The essay seeks to disentangle the meaning or meanings of the catch word ‘‘cosmopolitanism’’. To contribute to its clarification, the essay distinguishes between three main interpretations: empirical, normative, and practical or interactive. In the first reading, the term coincides basically with ‘‘globalization’’ where the latter refers to such economic and technical processes as the global extension of financial and communications networks. A different meaning is given to the term by normative thinkers like Kant, Rawls, and Habermas. In this reading, cosmopolitanism (...)
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  30. Justice and Objectivity for Pragmatists: Cosmopolitanism in the Work of Martha Nussbaum and Jane Addams. Hay - 2012 - The Pluralist 7 (3):86-95.
    The goal of this paper is to argue that pragmatists interested in social justice ought to be committed to certain objective transcultural ethical ideals. In particular, I argue that we need an objective moral account of what counts as harm and flourishing for human beings. Pragmatists are usually characterized as rejecting the tenability of, or the need for, such objective standards. Instead, the question of whether a person's life is going well or badly is supposed to be answered by appealing (...)
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  31. Why European Cosmopolitanism?A. Krossa - 2012 - In Roland Robertson & Anne Sophie Krossa (eds.), European Cosmopolitanism in Question. Palgrave-Macmillan.
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  32. European Cosmopolitanism and the Global Field.R. Robertson - 2012 - In Roland Robertson & Anne Sophie Krossa (eds.), European Cosmopolitanism in Question. Palgrave-Macmillan.
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  33. European Cosmopolitanism in Question.Roland Robertson & Anne Sophie Krossa (eds.) - 2012 - Palgrave-Macmillan.
    This collection of essays, featuring a line-up of leading international scholars, argues that most work on cosmopolitanism uses a normative model, rather than fully interrogating the issue empirically, comparatively and globally.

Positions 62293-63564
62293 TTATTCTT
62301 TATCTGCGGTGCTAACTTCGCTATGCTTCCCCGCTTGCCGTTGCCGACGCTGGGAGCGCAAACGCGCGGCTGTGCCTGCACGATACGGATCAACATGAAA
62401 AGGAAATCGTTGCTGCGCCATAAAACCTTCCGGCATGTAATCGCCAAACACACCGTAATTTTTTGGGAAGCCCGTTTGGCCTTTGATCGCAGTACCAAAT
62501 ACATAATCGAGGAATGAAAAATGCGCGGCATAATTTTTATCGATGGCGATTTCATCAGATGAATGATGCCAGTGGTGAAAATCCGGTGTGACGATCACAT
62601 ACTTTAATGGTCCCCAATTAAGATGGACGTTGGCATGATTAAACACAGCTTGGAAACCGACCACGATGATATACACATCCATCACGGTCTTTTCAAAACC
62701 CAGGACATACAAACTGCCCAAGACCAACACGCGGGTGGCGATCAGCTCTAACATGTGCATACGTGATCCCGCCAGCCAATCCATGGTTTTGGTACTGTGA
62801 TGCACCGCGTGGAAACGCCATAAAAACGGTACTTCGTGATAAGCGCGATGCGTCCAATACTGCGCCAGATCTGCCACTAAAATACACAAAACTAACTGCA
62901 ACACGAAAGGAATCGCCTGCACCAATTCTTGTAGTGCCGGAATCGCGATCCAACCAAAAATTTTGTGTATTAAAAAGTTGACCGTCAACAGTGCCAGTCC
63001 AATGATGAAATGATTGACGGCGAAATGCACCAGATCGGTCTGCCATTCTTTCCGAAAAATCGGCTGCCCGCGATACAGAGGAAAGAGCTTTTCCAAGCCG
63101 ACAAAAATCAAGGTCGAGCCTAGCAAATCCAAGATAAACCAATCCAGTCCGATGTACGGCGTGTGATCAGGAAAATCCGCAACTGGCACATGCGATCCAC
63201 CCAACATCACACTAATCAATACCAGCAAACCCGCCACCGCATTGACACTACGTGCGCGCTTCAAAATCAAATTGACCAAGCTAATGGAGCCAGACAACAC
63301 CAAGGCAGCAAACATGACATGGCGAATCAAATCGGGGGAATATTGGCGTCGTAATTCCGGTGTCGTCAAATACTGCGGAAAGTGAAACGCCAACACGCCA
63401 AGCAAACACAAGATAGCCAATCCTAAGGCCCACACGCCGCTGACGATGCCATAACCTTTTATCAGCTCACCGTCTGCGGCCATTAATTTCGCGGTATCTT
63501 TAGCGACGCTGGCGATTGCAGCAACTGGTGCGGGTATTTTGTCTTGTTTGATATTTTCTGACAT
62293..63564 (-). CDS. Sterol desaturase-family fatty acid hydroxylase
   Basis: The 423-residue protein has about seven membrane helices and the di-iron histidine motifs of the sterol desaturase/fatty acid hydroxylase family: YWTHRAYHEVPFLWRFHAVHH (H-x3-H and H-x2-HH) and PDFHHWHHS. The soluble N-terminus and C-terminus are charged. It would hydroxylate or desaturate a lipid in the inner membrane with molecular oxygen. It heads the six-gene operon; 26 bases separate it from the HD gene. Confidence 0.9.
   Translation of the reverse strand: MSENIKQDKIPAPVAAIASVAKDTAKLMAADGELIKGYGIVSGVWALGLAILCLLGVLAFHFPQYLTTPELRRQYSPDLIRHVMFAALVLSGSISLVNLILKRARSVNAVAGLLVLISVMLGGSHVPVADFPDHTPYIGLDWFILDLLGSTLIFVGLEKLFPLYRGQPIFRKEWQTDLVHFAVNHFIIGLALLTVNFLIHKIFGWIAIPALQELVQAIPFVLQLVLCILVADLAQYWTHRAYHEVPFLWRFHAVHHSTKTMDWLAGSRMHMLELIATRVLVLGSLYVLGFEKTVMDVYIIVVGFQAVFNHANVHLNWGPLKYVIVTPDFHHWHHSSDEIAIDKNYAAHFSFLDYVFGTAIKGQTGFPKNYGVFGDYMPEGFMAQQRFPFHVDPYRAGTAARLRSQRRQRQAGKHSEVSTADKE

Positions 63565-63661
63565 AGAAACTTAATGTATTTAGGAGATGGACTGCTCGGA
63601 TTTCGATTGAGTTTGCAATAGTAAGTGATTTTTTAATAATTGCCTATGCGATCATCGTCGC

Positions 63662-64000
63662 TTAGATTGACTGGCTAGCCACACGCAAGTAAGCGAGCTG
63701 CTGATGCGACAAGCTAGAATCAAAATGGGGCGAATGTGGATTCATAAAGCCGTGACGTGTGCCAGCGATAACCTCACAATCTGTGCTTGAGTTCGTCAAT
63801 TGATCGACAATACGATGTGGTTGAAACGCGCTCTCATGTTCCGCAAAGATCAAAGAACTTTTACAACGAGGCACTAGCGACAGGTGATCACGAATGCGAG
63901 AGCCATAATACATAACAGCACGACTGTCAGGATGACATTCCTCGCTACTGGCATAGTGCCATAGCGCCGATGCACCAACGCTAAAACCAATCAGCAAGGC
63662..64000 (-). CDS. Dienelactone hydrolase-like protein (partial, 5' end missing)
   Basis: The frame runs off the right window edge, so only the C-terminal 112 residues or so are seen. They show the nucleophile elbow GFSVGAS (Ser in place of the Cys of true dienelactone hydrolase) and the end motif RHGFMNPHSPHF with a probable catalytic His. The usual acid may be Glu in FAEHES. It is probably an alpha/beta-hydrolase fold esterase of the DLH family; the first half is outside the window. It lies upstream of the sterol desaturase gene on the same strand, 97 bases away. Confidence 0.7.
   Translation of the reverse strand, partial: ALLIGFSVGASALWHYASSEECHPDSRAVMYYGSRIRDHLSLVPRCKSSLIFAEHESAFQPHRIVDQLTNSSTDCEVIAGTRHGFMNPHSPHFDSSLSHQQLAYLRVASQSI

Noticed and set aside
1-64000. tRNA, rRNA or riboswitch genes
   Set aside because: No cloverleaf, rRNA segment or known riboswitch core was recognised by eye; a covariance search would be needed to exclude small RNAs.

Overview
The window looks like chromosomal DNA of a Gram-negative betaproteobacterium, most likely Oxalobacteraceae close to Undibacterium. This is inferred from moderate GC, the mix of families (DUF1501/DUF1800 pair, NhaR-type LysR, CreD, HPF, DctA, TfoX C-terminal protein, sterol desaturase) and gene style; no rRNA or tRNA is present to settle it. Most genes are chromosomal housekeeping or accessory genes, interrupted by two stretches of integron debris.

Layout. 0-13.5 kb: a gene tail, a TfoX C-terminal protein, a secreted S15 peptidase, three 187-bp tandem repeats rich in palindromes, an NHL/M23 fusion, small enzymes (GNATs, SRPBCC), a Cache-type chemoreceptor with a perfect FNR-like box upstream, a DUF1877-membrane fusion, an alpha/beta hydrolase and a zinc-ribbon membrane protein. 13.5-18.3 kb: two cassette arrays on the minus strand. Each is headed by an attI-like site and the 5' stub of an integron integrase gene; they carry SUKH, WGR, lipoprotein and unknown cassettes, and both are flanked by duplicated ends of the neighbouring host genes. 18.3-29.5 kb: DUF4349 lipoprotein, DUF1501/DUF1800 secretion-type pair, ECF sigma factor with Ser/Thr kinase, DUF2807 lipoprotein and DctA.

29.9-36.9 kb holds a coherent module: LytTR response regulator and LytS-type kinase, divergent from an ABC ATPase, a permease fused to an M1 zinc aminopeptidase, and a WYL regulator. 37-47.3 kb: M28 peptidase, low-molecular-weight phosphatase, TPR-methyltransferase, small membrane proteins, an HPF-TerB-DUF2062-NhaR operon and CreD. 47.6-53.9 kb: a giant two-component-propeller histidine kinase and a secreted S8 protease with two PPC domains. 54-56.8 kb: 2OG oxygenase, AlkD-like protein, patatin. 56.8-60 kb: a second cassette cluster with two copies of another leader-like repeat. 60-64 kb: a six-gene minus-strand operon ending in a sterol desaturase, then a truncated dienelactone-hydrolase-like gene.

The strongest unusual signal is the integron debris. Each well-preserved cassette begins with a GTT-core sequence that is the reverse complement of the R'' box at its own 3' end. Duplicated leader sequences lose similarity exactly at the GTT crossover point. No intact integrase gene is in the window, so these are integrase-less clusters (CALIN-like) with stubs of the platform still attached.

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  34. Cosmopolitan Sociology: Outline of a Paradigm Shift.Ulrich Beck - 2011 - In Maria Rovisco & Magdalena Nowicka (eds.), The Ashgate Research Companion to Cosmopolitanism. Ashgate. pp. 17.
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  35. The Self-Extinguishing Despot: Millian Democratization, or The Autophagous Autocrat.Yvonne Chiu & Robert S. Taylor - 2011 - Journal of Politics 73 (4):1239-50.
    Although there is no more iconic, stalwart, and eloquent defender of liberty and representative democracy than J.S. Mill, he sometimes endorses non-democratic forms of governance. This article explains the reasons behind this seeming aberration and shows that Mill actually has complex and nuanced views of the transition from non-democratic to democratic government, including the comprehensive and parallel material, cultural, institutional, and character reforms that must occur, and the mechanism by which they will be enacted. Namely, an enlightened despot must cultivate (...)
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  36. Souls at the Limits of the Human: Beyond Cosmopolitan Vision.Fiona Jenkins - 2011 - Angelaki 16 (4):159-172.
    How might we construe the demand that is posed by the circulation of photographic images in the contemporary world other than the sense that is given to these in contemporary cosmopolitanism, that is, as an extension of the realm of representation to a wider humanity? The ontological reading of the image and its way of marking life given here delineates an approach to the evidence that images present that de-centres the place of human subjectivity as the locus of meaning. Using (...)
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  37. European Dreamin: Democratic Astigmatism and its Sources.Paul Seaton - 2011 - In Lee Trepanier & Khalil M. Habib (eds.), Cosmopolitanism in the Age of Globalization: Citizens Without States. University Press of Kentucky.
  38. Rorty, Philosophy, and the Democratization of Culture. Voparil - 2011 - International Journal of Cultural Research 1 (2):114-116.
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  39. A Cosmopolitanism of Connections.Craig Calhoun - 2010 - In Hilary Ballon (ed.), The Cosmopolitan Idea. Nyu Abu Dhabi.
  40. The Cosmopolitan and the Noumenal : A Case Study of Islamic Jihadist Night Dreams as Reported Sources of Spiritual and Political Inspiration.Iain Edgar & David Henig - 2010 - In Dimitrios Theodossopoulos & Elisabeth Kirtsoglou (eds.), United in Discontent: Local Responses to Cosmopolitanism and Globalization. Berghahn Books. pp. 64.
  41. Hegemonic, Subaltern and Anthropological Cosmopolitics.John Gledhill - 2010 - In Dimitrios Theodossopoulos & Elisabeth Kirtsoglou (eds.), United in Discontent: Local Responses to Cosmopolitanism and Globalization. Berghahn Books. pp. 148.